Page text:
Three semi-trucks loaded with the nation's first doses of a COVID-19 vaccine rolled out of the parking lot of the Pfizer manufacturing plant early Sunday morning, met with cheering crowds of local residents who said they were proud of their hometown's contribution to science, and helping to bring the end to the coronavirus pandemic.
The caravan of FedEx, UPS and Boyle Transportation trucks — led and tailed by unmarked police cars — pulled out of the parking lot about 8:25 a.m., headed to airports and distribution centers on a historic journey.
Millions of doses of the company's coronavirus vaccine were inside those trucks, and could be injected into the arms of the American people as early as Monday morning.
“I’m proud of our Pfizer,” said Susan Deur, 62, of Plainwell, who stood outside the plant for hours in 35-degree temperatures Sunday morning to watch the trucks leave. She said she’ll get the vaccine when it’s her turn.
Pfizer's COVID-19 vaccine, which is about 95% effective, is the first to leap all federal regulatory hurdles except one, the blessing of Robert Redfield, the director of the U.S. Centers for Disease Control and Prevention.
If he signs off, Pfizer has said it will deliver 6.4 million doses around the country in this initial shipment. Michigan's share of that first delivery is 84,825 doses — or 87 packages that each contain 975 doses.
Health care workers and emergency medical personnel will be the first in Michigan to receive the vaccine, as the biggest mass vaccination effort in the nation's history takes an important step toward trying to stop the spread of a virus that so far has infected 16 million Americans and killed 300,000.
Denny LaPoint, 74, of Vicksburg stood outside with a camera, eager to get a view of the action. He arrived outside the plant at 1:30 a.m. Sunday, but when he saw nothing was happening, went back home and returned about 4 a.m.
"I thought this was a chance to see history in the making," said LaPoint, who is taking a photography independent study class at Western Michigan University.
The challenge of keeping the vaccine at very cold temps
Because Pfizer's vaccine must be frozen at the ultra-cold temperature of minus-94 degrees Fahrenheit or lower for storage, shipping doses to hospitals and public health agencies is a challenge.
The vaccines can be kept safely at 36-46 degrees Fahrenheit for up to 24 hours or at room temperature for no more than two hours after it thaws, the company says.
That means hospitals and public health agencies around the state have been buying ultra-cold deep freezers to store the Pfizer vaccine, and the company had to come up with creative ways to ship it.
Pfizer created temperature-controlled thermal shippers that use dry ice to maintain ultra-cold temperatures for up to 10 days unopened. Some of the boxes will be sent by air to hubs around the U.S., the company says, and then delivered to the sites where they'll be administered. Others will be delivered by ground transport.
The company said it is taking precautions to ensure that the vaccines stay cold enough during shipping.
"We will utilize GPS-enabled thermal sensors with a control tower that will track the location and temperature of each vaccine shipment across their pre-set routes, 24 hours a day, seven days a week," the company said in a fact sheet about vaccine distribution.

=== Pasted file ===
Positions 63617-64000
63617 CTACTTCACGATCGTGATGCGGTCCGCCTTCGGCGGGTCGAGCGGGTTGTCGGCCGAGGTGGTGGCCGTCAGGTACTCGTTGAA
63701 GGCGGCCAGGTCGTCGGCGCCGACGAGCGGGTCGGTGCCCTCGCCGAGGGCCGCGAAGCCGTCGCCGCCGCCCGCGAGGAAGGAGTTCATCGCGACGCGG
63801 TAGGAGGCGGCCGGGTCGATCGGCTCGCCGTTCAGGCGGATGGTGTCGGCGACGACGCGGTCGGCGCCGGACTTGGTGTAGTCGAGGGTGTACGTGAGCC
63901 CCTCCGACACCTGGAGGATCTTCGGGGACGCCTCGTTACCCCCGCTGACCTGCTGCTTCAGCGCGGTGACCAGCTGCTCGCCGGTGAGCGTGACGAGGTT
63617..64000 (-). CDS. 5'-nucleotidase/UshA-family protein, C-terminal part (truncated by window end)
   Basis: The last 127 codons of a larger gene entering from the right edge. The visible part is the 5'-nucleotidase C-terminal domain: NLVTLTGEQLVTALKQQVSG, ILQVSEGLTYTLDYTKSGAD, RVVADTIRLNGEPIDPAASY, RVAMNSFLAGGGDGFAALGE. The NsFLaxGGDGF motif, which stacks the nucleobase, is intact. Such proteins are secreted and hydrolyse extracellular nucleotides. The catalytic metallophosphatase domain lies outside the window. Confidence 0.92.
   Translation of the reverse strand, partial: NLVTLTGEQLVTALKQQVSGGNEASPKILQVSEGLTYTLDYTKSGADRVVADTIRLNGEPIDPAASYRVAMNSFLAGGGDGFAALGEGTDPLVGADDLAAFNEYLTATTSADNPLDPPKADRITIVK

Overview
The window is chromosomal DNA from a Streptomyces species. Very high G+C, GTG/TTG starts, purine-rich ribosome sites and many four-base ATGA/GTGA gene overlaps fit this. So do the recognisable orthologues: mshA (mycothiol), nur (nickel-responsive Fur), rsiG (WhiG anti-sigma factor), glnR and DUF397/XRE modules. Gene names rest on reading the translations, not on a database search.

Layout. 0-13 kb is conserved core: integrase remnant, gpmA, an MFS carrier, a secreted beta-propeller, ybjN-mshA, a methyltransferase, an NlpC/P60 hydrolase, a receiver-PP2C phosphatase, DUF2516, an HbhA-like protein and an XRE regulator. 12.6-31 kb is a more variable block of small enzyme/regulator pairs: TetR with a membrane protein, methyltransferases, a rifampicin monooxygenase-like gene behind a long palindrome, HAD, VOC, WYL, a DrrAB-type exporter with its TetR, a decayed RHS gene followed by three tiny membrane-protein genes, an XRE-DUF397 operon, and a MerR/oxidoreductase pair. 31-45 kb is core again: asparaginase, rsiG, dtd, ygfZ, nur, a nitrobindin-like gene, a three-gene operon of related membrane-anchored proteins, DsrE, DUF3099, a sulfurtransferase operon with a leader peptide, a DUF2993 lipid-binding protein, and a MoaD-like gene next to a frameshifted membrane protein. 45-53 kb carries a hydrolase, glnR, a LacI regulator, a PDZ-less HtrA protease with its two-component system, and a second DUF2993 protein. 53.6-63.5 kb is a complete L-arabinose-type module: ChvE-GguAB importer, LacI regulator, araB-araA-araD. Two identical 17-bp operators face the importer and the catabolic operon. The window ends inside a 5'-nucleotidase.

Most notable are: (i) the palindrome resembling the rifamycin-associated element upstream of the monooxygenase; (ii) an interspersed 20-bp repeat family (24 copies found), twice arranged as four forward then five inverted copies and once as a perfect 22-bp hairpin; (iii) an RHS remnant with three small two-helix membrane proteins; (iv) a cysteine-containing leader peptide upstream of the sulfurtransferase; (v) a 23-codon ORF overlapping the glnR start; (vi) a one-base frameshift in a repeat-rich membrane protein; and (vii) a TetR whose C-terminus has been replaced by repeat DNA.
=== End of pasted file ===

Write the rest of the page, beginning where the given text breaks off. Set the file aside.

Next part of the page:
Once the ultra-cold boxes of vaccines arrive, they can remain in the thermal shippers for as long as 30 days, as long as the dry ice is replaced every five days, the company says. And the vials can be stored for up to five days at temperatures of 17-28 degrees Fahrenheit.
The state's roughly 600,000 health care workers are the highest priority for this vaccination effort, and will get the first doses in Michigan. After that, people who live and work in long-term care facilities will get vaccines, followed by other essential workers and people who are at high risk for severe illness or death from COVID-19.
"Within two weeks of vaccine being shipped to Michigan, all hospitals and health departments across the state will receive a shipment," Sutfin said.
"At this time, we are not releasing additional details about which hospitals or local health departments are receiving shipments of the vaccine, how much vaccine they will be receiving and when shipments are expected.
"This is due to concerns about security as well as the fact this information is continually changing as we receive additional information from the federal government and additional sites are enrolled to receive the vaccine."
Following the initial delivery of the first 6.4 million doses of Pfizer's vaccine distributed nationally, the company is expected to send out weekly shipments of its vaccine, totaling 33.6 million additional doses before the end of the year, said U.S. Secretary of Health and Human Services Alex Azar during a December 2 news briefing.
Because Pfizer's vaccine requires two doses, spaced 21 days apart, Azar noted that Pfizer is on track to deliver enough coronavirus vaccine for 20 million Americans in December alone.
"Vaccines will only bring this pandemic to an end if enough Americans choose to take these vaccines," Azar said. "Having substantial quantities of a safe and effective vaccine that's been authorized by FDA before the end of the year is a remarkable achievement and it will start saving lives very soon."
Contact Kristen Jordan Shamus: firstname.lastname@example.org or follow her on Twitter @kristenshamus.
Detroit Free Press, Bridge Michigan and Michigan Radio have teamed up to report on Michigan hospitals during the coronavirus pandemic. If you work in a Michigan hospital, we would love to hear from you. You can contact Kristen Jordan Shamus at email@example.com, Robin Erb at firstname.lastname@example.org or Kate Wells at email@example.com.